Over dinner at the e-Crime Congress last week, I found myself sitting next to the chief technology officer of Microsoft’s security business unit, Dave Aucsmith.
He believed that we may have seen the end of the RPC/DCOM style exploits against the Microsoft platform, which peaked last year, now that the critical gaps in the Windows code have been patched.
However, he added, the time between a patch being made available to the public and the first exploit appearing has now decreased to a level which makes patching no defence in larger organisations. It now takes an average of nine days for a patch to be reverse engineered by hackers to expose the vulnerability it protects against.
“Blaster demonstrated the complex interplay between security researchers, software companies and hackers who now hack together worms with posted exploit code and worm toolkits,” he said.
This is a worrying new phenomenon, regardless of which operating system you might favour.
In defence of the progress being made under Microsoft’s Trustworthy Computing initiative, Aucsmith pointed out that the security kernel of Windows NT was written before there was a world wide web and before TCP/IP was the default communications protocol.
Even with the progress made in Windows Server 2003, with its much-reduced attack surface, Aucsmith conceded that its own security kernel was written before the buffer overflow tool kits that led to last summer’s damage were available, and before web services were widely deployed, a fact that only illustrates the nature of the fast-moving target that Microsoft and, indeed, any other software supplier has to second guess.
If the speed of development and demand for counter measures isn’t bad enough, he points to the problem of highly popular enterprise software products – with off-the-record examples – that sit on top of the Windows platform, but offer poor or very limited security features that only add to the risks of a downstream compromise, for which Microsoft is frequently blamed.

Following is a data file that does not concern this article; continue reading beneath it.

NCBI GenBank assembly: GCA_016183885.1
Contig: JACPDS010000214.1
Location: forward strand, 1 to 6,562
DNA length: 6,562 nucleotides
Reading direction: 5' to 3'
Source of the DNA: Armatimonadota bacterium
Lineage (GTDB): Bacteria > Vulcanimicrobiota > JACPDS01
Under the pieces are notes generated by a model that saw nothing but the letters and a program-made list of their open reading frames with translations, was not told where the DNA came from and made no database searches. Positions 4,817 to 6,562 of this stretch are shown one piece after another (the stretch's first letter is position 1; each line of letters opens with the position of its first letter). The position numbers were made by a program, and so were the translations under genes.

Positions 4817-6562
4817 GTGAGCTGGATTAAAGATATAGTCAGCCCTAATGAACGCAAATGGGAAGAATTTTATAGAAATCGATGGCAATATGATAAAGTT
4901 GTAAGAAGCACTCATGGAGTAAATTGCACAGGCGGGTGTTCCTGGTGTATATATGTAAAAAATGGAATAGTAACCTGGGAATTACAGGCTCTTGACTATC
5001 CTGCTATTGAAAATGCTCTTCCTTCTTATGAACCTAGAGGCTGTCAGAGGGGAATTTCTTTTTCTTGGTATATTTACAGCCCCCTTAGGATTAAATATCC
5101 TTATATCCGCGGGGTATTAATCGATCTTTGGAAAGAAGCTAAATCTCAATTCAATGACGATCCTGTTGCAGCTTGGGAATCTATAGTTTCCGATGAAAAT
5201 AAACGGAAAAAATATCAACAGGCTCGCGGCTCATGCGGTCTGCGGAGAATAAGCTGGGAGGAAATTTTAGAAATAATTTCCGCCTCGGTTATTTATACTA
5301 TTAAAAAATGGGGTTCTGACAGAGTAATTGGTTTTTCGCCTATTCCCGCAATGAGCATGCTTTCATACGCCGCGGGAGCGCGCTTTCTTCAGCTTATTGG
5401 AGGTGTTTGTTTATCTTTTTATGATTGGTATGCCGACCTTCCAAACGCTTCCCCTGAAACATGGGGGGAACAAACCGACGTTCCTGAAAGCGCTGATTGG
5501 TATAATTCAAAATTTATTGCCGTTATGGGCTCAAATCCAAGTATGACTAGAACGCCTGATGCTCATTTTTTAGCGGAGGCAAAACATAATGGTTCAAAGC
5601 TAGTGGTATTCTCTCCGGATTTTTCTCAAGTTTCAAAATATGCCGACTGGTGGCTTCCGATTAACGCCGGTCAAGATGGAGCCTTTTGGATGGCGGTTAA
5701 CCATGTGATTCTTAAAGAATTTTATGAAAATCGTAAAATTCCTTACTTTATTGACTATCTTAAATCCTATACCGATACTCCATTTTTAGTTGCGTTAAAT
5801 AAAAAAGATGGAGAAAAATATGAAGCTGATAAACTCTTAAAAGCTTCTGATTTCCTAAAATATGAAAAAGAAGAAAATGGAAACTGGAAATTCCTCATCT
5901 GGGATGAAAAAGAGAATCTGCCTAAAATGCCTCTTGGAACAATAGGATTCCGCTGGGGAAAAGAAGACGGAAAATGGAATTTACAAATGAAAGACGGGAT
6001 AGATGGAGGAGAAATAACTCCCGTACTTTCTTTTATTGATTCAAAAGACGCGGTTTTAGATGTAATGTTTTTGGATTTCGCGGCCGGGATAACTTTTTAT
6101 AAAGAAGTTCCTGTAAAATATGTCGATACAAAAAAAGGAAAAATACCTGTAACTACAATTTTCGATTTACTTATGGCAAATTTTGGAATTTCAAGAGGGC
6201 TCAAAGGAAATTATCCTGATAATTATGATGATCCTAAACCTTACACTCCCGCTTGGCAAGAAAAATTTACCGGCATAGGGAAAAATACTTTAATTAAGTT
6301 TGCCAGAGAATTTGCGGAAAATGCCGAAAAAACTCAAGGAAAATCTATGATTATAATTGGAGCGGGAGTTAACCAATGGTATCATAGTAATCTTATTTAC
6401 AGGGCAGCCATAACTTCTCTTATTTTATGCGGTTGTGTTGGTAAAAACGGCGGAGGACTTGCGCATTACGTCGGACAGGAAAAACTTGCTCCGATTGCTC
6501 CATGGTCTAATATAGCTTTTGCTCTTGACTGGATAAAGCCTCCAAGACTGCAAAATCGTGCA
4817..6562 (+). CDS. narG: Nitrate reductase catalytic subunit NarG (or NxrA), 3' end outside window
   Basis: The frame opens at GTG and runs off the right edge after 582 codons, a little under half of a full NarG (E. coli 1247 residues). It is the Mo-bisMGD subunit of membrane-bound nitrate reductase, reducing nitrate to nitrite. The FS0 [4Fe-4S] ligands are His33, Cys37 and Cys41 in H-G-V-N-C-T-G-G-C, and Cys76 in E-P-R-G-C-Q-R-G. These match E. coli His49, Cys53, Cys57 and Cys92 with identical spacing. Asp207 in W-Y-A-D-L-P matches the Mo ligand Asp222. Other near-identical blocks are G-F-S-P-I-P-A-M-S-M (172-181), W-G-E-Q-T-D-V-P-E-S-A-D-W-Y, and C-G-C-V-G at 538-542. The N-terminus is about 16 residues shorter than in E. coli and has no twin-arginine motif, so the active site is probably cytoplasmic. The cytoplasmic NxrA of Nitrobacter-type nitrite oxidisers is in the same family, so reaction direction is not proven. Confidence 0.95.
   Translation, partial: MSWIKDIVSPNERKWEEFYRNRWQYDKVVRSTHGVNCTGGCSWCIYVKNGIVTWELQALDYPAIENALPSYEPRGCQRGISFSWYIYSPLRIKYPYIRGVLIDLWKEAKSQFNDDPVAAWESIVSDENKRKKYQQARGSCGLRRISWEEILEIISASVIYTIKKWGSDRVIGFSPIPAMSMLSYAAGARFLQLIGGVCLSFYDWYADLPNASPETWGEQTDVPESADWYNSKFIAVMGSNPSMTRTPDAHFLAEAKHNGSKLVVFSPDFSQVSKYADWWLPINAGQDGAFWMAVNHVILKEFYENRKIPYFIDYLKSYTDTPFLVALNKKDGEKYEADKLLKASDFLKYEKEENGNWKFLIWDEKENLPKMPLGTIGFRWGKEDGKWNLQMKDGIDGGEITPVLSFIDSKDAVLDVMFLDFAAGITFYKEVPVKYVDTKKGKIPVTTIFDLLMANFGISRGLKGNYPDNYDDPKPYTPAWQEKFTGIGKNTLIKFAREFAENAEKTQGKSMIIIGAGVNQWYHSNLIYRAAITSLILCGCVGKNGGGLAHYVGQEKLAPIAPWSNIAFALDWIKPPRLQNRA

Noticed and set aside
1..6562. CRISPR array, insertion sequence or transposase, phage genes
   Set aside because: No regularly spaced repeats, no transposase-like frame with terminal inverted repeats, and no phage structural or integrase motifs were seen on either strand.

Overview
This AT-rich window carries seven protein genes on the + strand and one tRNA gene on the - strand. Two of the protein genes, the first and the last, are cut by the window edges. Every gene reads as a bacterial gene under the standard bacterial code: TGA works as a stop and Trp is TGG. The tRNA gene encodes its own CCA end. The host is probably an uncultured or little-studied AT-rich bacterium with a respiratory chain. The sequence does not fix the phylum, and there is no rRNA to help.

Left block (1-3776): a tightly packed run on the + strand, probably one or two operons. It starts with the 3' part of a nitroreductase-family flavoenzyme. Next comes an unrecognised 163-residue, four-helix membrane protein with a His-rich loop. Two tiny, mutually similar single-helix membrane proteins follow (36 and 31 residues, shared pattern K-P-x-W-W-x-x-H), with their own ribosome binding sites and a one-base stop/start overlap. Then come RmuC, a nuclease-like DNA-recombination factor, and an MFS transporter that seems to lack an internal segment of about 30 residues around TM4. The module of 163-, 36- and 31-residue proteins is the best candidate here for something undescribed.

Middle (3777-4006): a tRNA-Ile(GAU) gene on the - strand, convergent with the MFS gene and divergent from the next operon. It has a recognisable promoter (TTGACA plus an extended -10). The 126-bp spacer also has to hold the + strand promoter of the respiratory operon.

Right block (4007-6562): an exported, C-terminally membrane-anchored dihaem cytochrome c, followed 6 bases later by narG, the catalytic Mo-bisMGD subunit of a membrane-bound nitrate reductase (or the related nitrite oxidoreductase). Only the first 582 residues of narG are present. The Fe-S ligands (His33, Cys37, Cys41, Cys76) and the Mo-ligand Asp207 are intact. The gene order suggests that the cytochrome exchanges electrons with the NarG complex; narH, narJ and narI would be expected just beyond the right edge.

So what comes next in the war on Windows? Aucsmith said that if you look at the history of exploits, we’ve had attacks against the network protocols, we’ve had DNS spoofing and fractured packets, the “Ping of death”, attacks against operating system services and, most recently, various buffer overruns, web spoofs and worms.
Hopefully, on properly patched systems, those doors are now closed, although the problem of millions of unpatched legacy systems still remains in a growing broadband environment.
What may come next could be attacks against application services or even SQL injection, but Aucsmith saw the emphasis moving increasingly towards the theft of information, social engineering and backdoor Trojan control of personal computers, a new phenomenon that demands a concerted international response to the emergence of cyber crime.
What we do know, is that while the larger holes in the Microsoft operating system have now been patched, the information security battle has now moved to a different dimension, where the defence of the Windows environment is only part of a much greater tactical problem for the defenders of cyberspace.
What do you think?
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Setting the world to rights with the collected thoughts and opinions of leading industry analyst Dr Simon Moores of Zentelligence.
Acting globally, Zentelligence (Research) advises governments, suppliers, business and the media on the evolution, application and delivery of leading-edge technologies and specialises in the areas of eGovernment and information security.
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This was first published in March 2004